At UNGA, Sushma Swaraj hauls Pakistan over the coals for sponsoring terror
In her much awaited address to the United Nations General Assembly, Sushma Swaraj on Monday launched a scathing attack on Pakistan for sponsoring terrorism. "We must acknowledge that terrorism is undoubtedly the biggest violation of human rights. It targets the innocent and kills," the foreign minister said.
Ramping the rhetoric up another notch, Swaraj added, "Brutality against the Baloch people is the worst form of state oppression." She sought to put terror and its sponsorship on the global agenda when she mentioned how the Afghan vice president Sarwar Danish had raised similar concerns during his address to the UNGA.
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"The world has been battling this scourge for long," she said, bringing up terrorist strikes in Kabul and Dhaka, Istanbul and Mogadishu, Brussels and Bangkok, Paris and Pathankot, and, of course, Uri. "As well as daily barbaric tragedies in Syria and Iraq", which "remind us that these malevolent forces are yet to be defeated".
Kashmir came in just once in her address when she forcefully said, "Let me state unequivocally that Jammu and Kashmir is an integral part of India and will always remain so."
Referring to the arrest of Lashkar-e-Tayyiba terrorist Bahadur Ali, who has told Indian interrogators about the Pakistani army's role in supporting terror camps and helping in infiltration, the minister said India has "living proof" of Pakistan's complicity in cross-border terrorism, and asked it to abandon its dream of obtaining Kashmir through terror.
Continuing with the Narendra Modi regime's offensive to diplomatically isolate Pakistan, Swaraj demanded that countries in which UN designated terrorists roam freely "should have no place in the comity of nations". In a message to countries that support Pakistan - an apparent reference to the US and China - Swaraj said fighting terrorism calls for unity, and discarding old alliances and forgetting past favours.
Swaraj was measured, though emotive, in her crisp address, delivered in Hindi, unlike Pakistani Prime Minister Nawaz Sharif. She covered issues ranging from Beti Bachao and Swach Bharat Abhiyan schemes to India's commitment to achieving the sustainable development goals and countering climate change, even explaining how yoga encourages sustainable lifestyle.
Singing different tunes
On the other hand, Nawaz Sharif's 20-minute address, a major portion of which was dedicated to Kashmir, was meant for his domestic audience and, in particular as a former Pakistani diplomat pointed out, to the generals in Rawalpindi and the Jihadi groups. His message? No action will be taken against them.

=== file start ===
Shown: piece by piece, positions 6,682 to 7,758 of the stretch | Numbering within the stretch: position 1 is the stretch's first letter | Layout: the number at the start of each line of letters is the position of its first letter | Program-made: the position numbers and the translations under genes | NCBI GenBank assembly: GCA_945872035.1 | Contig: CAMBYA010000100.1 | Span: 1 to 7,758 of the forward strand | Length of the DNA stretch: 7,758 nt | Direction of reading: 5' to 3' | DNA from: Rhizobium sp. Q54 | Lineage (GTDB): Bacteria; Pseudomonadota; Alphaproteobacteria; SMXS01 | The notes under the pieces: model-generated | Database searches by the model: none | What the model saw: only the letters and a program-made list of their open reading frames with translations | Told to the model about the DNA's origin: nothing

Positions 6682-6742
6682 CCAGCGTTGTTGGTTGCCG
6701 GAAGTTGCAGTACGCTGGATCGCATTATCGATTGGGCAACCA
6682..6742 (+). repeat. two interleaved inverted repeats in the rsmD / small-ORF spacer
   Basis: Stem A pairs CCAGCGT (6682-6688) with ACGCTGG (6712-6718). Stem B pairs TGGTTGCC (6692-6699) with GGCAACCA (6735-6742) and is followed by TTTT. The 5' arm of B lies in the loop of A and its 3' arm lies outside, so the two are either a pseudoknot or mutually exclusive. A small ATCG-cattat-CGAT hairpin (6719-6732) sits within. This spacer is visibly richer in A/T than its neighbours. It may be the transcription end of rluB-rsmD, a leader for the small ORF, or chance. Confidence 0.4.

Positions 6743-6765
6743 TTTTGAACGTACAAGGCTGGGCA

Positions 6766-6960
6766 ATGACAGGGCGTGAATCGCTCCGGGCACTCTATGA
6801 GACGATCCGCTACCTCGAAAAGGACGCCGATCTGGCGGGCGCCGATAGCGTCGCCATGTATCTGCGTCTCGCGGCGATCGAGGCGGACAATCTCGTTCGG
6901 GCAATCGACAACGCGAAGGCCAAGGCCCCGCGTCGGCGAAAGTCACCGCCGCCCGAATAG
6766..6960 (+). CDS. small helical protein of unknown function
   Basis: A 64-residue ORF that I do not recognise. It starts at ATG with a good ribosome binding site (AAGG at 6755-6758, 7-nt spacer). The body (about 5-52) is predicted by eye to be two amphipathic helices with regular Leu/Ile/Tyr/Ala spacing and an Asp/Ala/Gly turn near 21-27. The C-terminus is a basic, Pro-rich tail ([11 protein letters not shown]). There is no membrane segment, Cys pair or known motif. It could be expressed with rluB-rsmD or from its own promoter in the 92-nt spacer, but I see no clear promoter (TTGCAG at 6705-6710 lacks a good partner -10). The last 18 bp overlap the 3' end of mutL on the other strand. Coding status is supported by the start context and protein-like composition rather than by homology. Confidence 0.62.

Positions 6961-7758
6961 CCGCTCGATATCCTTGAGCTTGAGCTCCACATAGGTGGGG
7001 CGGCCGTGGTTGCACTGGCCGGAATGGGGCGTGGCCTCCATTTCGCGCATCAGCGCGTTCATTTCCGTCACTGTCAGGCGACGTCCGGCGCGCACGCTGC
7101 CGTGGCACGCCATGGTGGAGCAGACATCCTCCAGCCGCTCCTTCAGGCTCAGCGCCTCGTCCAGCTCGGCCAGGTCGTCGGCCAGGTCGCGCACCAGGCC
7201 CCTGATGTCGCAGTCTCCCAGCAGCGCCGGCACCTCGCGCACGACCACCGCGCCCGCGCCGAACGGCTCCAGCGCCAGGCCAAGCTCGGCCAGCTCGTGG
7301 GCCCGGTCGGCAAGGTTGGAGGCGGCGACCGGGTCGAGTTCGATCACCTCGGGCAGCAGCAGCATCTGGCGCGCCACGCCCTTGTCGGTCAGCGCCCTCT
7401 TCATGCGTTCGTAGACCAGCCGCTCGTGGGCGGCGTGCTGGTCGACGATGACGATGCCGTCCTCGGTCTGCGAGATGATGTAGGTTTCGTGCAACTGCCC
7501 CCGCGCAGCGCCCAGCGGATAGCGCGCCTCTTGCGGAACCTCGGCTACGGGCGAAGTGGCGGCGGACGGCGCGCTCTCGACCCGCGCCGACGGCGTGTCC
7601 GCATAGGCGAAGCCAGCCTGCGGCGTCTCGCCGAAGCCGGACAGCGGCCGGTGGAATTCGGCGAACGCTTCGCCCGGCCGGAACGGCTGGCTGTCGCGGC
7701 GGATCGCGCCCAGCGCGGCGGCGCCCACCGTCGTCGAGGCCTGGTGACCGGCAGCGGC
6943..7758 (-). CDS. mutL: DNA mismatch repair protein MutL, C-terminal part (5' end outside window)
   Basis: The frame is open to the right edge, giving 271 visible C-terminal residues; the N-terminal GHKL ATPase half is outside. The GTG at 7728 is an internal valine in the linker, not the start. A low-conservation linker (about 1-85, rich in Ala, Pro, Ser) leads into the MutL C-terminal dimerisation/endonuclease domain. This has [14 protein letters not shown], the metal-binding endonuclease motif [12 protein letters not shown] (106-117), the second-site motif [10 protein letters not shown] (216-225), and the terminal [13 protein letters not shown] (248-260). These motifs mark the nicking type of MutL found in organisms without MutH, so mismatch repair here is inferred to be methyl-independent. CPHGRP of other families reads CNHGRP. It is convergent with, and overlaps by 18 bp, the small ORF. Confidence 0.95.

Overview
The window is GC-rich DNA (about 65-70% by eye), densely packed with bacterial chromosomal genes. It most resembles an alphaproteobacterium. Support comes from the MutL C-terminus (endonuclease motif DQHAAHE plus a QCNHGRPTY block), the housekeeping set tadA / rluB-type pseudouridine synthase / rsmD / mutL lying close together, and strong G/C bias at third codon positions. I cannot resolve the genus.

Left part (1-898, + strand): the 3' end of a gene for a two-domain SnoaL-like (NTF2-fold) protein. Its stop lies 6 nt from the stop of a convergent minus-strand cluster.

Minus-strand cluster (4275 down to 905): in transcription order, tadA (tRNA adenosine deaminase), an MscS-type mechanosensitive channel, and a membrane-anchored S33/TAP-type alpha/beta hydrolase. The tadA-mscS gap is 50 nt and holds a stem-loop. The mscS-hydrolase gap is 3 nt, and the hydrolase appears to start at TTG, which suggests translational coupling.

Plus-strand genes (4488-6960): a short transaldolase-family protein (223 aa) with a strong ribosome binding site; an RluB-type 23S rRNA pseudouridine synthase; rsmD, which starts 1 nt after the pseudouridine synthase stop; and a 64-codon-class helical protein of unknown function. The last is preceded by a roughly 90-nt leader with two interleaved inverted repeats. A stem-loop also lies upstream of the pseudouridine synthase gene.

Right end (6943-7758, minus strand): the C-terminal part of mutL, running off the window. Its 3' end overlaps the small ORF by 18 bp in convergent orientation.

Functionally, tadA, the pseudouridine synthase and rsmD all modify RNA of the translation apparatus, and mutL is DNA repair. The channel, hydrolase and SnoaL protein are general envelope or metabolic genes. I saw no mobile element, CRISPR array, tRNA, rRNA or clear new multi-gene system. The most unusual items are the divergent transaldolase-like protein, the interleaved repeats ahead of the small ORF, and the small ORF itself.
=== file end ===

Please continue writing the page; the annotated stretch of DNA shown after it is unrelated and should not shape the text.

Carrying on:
Swaraj may have disappointed those in India expecting fireworks in New York and a forceful critique of Sharif's address. It was, however, in keeping with the Modi' regime general policy of restraint. Indeed, the prime minister himself had resisted the temptation to opt for a knee-jerk retaliation after the Uri attack even as chorus to go to war grew, including from members of his own cabinet and the ruling BJP.
No wonder Modi was all praise for Swaraj's effort. "Congrats to EAM @SushmaSwaraj for a firm, effective & fine articulation of a wide range of global issues at #UNGA," he tweeted.
However, some experts saw this confusion as a result of the absence of a coherent policy on Pakistan. The government seems to be going back and forth on Pakistan, especially after high profile bilateral meeting, including Modi's surprise stop in Lahore.
In his address, Sharif had said Pakistan was ready for dialogue on all issues, including Kashmir, and accused India of imposing impossible conditions on talks. Swaraj responded: "What preconditions? Did we impose precondition before extending invitation for the oath-taking ceremony of our government? Did we impose any precondition when I went to Islamabad for the Heart of Asia conference and agreed to begin the Comprehensive Bilateral Dialogue? Did we impose any precondition when Prime Minister Modi travelled from Kabul to Lahore? What preconditions?" she asked.
She added for good measure, "What did we get in return? Pathankot, Bahadur Ali and Uri. Bahadur Ali is a terrorist in our custody, whose confession is the living proof of Pakistan's complicity in cross-border terror."
Reacting to Swaraj's speech, a spokesman for Pakistan's foreign ministry said her reference to Balochistan "is a violation of UN principles and international law" as well as a continuous admission by India of its involvement in subversive activities in Pakistan".
On Swaraj's reference to Kashmir, the spokesman said, "India is trying to divert world attention from its atrocities on defenceless Kashmiris in IOK [India Occupied Kashmir] but the efforts will not succeed."